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What Does a Field Operator Do?

Field operators can work on offshore oil rigs.
Field operators may work at water treatment facilities.
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  • Written By: D.B. Gutwein
  • Edited By: C. Wilborn
  • Last Modified Date: 29 July 2014
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A field operator sets up, maintains, and repairs machinery used in the field, typically in the mining industry. Many field operators work in the oil and gas extraction, coal mining, metal or nonmetallic mineral mining, or water and waste water treatment facilities. Field operators often work in extreme conditions that can be dangerous, so attention to safety, physical strength and stamina, and a good work ethic are important.

Each mining industry has specialized field operator jobs that perform tasks specific to their industry. For example, coal mining field operators use equipment to remove earth to expose coal. Oil field operators rig up sophisticated equipment used to evaluate properties of the well.

The duties of a field operator usually include operating, lifting, and maintaining equipment. Duties may also include driving, and require a safe driving record. A field operator is responsible for maintaining a safe environment in the field, which includes identifying and mitigating risks. Oil field operators are responsible for rigging up and down equipment at the well site, and cleaning and maintaining equipment at the base. A field operator generally reports to a supervisor or manager, often a field engineer, and usually works as part of a team.

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Most field operator employers require a high school diploma or the equivalent; some prefer a two-year degree. Several years of related experience is an advantage. Many companies also require a clean driving record. Most field positions require long hours and travel. Typically, field operators must be able to frequently lift 50 pounds (22.67 kg), and load, unload, and move large equipment.

Field operators often work in a high-pressure environment, in difficult locations, and in potentially dangerous conditions. For example, in the petroleum mining industry, many oil rigs are offshore, requiring oil field operators to live on site for weeks at a time and typically work in 12 hour shifts. A good work ethic is important during less desirable conditions, like snow and rain or extreme heat or cold.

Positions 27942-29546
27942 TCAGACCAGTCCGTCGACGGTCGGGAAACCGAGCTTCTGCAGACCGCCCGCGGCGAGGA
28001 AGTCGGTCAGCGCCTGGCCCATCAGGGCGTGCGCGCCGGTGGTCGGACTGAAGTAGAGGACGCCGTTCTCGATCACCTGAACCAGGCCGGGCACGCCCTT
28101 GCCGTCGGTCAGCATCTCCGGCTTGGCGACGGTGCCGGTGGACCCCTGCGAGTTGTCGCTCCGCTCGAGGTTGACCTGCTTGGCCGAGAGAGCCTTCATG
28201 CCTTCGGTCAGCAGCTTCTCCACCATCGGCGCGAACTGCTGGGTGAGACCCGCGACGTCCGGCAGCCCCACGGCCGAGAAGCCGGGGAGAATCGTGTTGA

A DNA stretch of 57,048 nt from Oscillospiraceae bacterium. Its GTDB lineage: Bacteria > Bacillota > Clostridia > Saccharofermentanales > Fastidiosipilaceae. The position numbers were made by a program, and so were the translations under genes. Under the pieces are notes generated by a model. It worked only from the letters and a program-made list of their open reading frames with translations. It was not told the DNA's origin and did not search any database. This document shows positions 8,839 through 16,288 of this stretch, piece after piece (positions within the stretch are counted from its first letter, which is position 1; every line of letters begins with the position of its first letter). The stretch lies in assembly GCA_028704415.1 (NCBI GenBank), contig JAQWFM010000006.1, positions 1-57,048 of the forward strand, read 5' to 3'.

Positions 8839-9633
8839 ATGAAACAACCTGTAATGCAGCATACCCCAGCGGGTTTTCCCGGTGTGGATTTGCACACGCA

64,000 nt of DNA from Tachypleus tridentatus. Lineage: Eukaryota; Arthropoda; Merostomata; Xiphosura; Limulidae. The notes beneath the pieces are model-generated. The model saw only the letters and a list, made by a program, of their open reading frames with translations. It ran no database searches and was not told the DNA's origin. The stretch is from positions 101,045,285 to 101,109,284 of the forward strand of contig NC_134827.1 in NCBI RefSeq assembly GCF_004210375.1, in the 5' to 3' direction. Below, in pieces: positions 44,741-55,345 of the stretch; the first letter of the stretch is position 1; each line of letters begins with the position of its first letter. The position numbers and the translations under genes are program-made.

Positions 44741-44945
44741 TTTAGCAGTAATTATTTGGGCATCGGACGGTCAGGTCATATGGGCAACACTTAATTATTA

The physical nature of the job, which can require lifting and moving heavy equipment, means that some degree of physical strength is necessary. Long periods of standing, continuous walking, stair climbing, and crouching are common for field operators. A field operator must also be able to follow established procedures and safety procedures. Companies that employ field operators are typically concerned with their safety record and in some countries are required to provide substantial safety training to their employees.

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Discuss this Article

anon289691
Post 4

I hear that candidates for these positions must have clean driving records. Anyone have an idea of just how clean they must be? A couple speeding tickets is OK but no DUI's?

KLR650
Post 3

I know a lot of people have not given much thought to living in the Dakotas, but if you are willing to do so there are a ton of these jobs available right now. They are advertising on the radio, entry level at 70,000 dollars plus, will train, must pass physical and drug test.

It has gotten to the point where housing is very hard to find and extremely expensive. A lot of the workers live in primitive "man camps" out on the job sites when they are working. I have no idea where they live when they aren't working.

Oil and gas jobs can definitely be a "boom and bust" kind of thing, and right now it's definitely booming.

MaPa
Post 2

@winslo2004 - You made a great point when you said nobody is going to stop extracting resources from the ground anytime soon. If anything, new requirements will be passed to force the drilling and mining to be more environmentally friendly, and that will require people with high-tech skills to make it happen.

Experience as a field operator could be invaluable in learning to do the new, advanced jobs that will likely be created. In my opinion, it is often better to have somebody with hands-on experience to go with theoretical training. A "book smart" person who has never gotten their hands dirty is probably not the right guy to show up and start telling a bunch of oil roughnecks what to do. He probably doesn't know, and they aren't going to listen to him anyway.

But someone who has spent some time in the field and then learned the new techniques, that person would likely command more respect and also be more proficient at doing the job.

winslo2004
Post 1

This can be a really good job for people who are up to it. The work can be hot and dirty, you stay away from home for weeks at a time on some jobs, and it's dangerous, but the financial rewards can be great.

Plus, if you do well at an entry-level job like this there are tons of other jobs in these industries. Despite a new focus on green energy, nobody is going to stop extracting resources from the ground any time soon.

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